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  • Lynn Huffer's Mad For Foucault:An Analysis of Historical Eros?
  • Laura Hengehold

Mad for Foucault is a remarkably beautiful book balanced on the edges between the personal, the impersonal, and the public and reflected through Foucault's own struggles to establish those divides. Huffer's goal in Mad for Foucault is to draw scholarly attention to the emotional and ethical content of Foucault's writing, as well as to assess the risks of queer theory's dependence on dialectics and psychoanalytic theory. Reading History of Sexuality I in light of History of Madness, she argues, renders the ethical aspects of Foucault's early project clear and reveals the continuity with his later work on ethics, putting the central concerns of queer theory in a different light. But this continuity is only visible through attention to the lyrical force resulting from tensions between these edges, which also separate genders and epochs, as if Las Meninas were to draw the viewer's gaze toward a fractured mirror rather than a sovereign one.

The elements of History of Sexuality I that have been most important for the queer theorists Huffer engages are Foucault's attempt to date the shifts from a perception of sinful acts to a perception of homosexual personality types, and his warning that reifying such personality types as "identities" in hopes of liberation from heterosexist oppression continues to support the social mechanisms that identify personal truth with sexuality. Some (associated with Judith Butler) have tried to develop an account of agency that owes less to the exclusions of traditional moral and psychological theories but risks establishing its own hierarchies of psychic "health." Others (Lee Edelman is exemplary) [End Page 226] have also argued that the affects associated with these acts and identities, and possibly the ethical attitudes arising from these affects, are historical effects that must be bracketed in the name of resisting biopower (Huffer 2010, 94-95).

Both groups, Huffer argues, have merely performed a dialectical reversal within the order of sexualities inherited from the nineteenth century, without appreciating Foucault's effort to cast the very terms of that order into question—above all, in History of Madness (Huffer 2010, 113-16). What is more disturbing, both sides have enlisted psychoanalysis on their behalf, although Foucault remained skeptical of psychoanalysis. In History of Madness (2006a), Foucault's skepticism was justified in the name of the affective attachments of queer life and his deeply felt fascination for the traces of a sexual hybridity almost erased from European history. For Huffer, the real question posed by both History of Sexuality I and History of Madness is not, as queer theorists might believe, "why sexuality became a moral issue" (and how might it cease to be one) but who was buried when the nineteenth-century medicalization of sexuality replaced erotic experience with explanations of sexual abnormalities (2010, 229). She reads Foucault's work as a meditation on the ethical tragedy presented by the scattered ashes of even "infamous men."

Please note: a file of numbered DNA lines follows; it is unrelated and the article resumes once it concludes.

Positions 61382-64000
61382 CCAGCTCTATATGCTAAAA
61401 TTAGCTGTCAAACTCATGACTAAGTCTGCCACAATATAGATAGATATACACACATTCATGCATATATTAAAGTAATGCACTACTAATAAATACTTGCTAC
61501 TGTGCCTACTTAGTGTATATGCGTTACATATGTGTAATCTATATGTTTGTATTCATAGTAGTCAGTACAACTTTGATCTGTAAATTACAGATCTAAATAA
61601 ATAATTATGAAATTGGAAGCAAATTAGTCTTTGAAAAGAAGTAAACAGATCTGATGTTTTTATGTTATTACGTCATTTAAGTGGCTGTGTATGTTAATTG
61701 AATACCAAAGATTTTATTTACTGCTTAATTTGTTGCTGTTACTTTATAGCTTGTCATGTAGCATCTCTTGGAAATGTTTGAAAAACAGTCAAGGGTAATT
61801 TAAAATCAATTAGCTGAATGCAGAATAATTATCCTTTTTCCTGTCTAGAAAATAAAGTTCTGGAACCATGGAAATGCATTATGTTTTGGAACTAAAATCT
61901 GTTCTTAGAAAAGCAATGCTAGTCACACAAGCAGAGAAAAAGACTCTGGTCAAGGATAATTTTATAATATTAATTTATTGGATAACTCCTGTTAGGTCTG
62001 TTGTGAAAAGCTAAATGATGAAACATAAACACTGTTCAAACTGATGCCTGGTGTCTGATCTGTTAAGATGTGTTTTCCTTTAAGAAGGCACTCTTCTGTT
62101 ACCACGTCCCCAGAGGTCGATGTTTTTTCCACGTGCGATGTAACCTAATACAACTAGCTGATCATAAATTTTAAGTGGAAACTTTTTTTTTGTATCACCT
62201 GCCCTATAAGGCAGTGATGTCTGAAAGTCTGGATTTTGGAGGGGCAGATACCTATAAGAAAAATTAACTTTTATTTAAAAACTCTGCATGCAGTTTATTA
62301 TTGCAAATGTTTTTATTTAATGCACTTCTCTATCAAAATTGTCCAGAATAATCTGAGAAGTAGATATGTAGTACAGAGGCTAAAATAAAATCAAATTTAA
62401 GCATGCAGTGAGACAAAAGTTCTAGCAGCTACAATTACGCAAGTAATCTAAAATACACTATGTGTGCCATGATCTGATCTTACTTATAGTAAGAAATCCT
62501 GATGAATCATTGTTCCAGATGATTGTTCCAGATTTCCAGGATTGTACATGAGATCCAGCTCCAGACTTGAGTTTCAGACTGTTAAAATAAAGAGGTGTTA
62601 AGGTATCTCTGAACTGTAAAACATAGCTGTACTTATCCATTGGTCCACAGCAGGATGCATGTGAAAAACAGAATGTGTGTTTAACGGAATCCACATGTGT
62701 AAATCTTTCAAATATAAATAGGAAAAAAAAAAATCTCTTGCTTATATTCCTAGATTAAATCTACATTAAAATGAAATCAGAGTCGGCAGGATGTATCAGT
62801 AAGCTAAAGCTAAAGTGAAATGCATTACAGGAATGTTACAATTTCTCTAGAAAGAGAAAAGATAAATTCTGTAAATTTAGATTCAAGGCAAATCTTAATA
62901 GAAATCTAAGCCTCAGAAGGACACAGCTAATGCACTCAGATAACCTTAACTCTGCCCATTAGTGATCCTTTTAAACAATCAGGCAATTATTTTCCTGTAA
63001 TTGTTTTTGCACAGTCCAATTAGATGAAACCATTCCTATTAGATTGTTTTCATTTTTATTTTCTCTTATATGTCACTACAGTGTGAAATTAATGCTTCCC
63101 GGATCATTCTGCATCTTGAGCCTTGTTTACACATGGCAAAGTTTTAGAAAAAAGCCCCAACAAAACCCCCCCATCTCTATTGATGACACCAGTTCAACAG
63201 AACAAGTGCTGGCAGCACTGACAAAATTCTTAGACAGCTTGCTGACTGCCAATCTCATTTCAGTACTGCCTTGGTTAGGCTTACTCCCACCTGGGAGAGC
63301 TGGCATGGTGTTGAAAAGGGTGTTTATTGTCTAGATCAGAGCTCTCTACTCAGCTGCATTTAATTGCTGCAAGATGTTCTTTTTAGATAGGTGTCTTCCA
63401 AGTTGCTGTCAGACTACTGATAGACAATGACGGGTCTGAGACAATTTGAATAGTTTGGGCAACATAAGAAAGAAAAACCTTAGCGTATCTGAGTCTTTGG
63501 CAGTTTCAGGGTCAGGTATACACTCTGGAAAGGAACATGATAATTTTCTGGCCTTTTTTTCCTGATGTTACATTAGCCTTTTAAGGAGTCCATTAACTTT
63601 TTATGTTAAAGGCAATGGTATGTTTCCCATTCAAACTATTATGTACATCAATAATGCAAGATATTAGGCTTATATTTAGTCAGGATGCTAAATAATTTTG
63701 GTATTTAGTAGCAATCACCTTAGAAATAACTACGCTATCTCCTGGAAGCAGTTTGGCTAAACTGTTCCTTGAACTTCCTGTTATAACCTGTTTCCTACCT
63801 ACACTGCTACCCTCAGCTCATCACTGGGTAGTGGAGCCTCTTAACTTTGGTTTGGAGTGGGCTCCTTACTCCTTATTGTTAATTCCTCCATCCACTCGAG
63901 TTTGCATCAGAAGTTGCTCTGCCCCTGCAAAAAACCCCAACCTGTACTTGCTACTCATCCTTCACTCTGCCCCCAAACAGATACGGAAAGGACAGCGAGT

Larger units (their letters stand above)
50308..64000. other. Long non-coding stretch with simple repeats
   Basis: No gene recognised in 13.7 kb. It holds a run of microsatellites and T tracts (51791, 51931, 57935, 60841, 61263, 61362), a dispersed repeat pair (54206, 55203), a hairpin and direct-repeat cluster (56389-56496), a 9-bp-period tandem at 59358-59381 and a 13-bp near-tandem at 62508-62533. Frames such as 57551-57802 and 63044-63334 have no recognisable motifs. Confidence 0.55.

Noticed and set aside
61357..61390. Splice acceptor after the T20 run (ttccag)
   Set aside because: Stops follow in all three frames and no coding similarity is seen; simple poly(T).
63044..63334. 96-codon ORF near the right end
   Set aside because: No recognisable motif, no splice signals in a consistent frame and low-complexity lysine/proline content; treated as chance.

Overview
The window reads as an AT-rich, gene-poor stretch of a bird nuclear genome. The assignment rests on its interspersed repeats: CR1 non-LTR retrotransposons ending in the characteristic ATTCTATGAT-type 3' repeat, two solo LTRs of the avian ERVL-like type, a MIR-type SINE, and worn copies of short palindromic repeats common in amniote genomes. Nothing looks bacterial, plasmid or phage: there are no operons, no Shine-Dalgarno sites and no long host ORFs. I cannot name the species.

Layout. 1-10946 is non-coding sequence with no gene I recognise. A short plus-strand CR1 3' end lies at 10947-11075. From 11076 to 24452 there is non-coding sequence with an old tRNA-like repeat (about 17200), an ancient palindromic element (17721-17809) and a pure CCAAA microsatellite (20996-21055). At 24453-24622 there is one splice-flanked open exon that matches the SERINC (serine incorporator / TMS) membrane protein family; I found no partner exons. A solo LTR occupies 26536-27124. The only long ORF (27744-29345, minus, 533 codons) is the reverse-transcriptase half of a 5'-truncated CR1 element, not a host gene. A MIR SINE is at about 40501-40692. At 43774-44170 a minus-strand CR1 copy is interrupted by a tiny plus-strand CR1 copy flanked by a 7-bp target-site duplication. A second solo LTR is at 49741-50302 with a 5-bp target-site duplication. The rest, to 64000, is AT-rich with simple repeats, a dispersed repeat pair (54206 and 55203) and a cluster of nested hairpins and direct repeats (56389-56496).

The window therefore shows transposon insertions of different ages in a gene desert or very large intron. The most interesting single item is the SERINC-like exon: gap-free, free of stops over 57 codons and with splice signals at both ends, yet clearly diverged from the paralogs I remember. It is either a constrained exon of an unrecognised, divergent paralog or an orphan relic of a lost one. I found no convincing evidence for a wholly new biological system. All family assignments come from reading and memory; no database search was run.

Although there are many themes I could address, I will let my comments be guided by Huffer's reading of the explicit and implicit critique of psychoanalysis found in Foucault's work, and its relation to Foucault's ambivalent Kantianism (2010, 127-33, 134). This critique comes from several directions. First, throughout all his works, including Archeology of Knowledge, Foucault criticizes interpretive approaches to the historical record and to human speech. Practices such as "commentary" reduce the variety of events that can be perceived in the historical field and turn some into the content or meaning of others, which are thereby privileged metaphysically as "more real." Second, Foucault criticizes power relations forcing some to confess and to interpret the products of their own confession in terms of the meanings religious or medical authorities insist on finding there. From the seventeenth century through the present, such authorities have identified work and family-oriented behavior as "reasonable" and have forced those whose behavior does not fit those terms to understand themselves as deviations from that norm (Huffer 2010, 105, 107-108).

Third, according to Huffer, Foucault subjects belief in the psyche as scientific object and focus of work on the self to historical analysis...


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pp. 226-238
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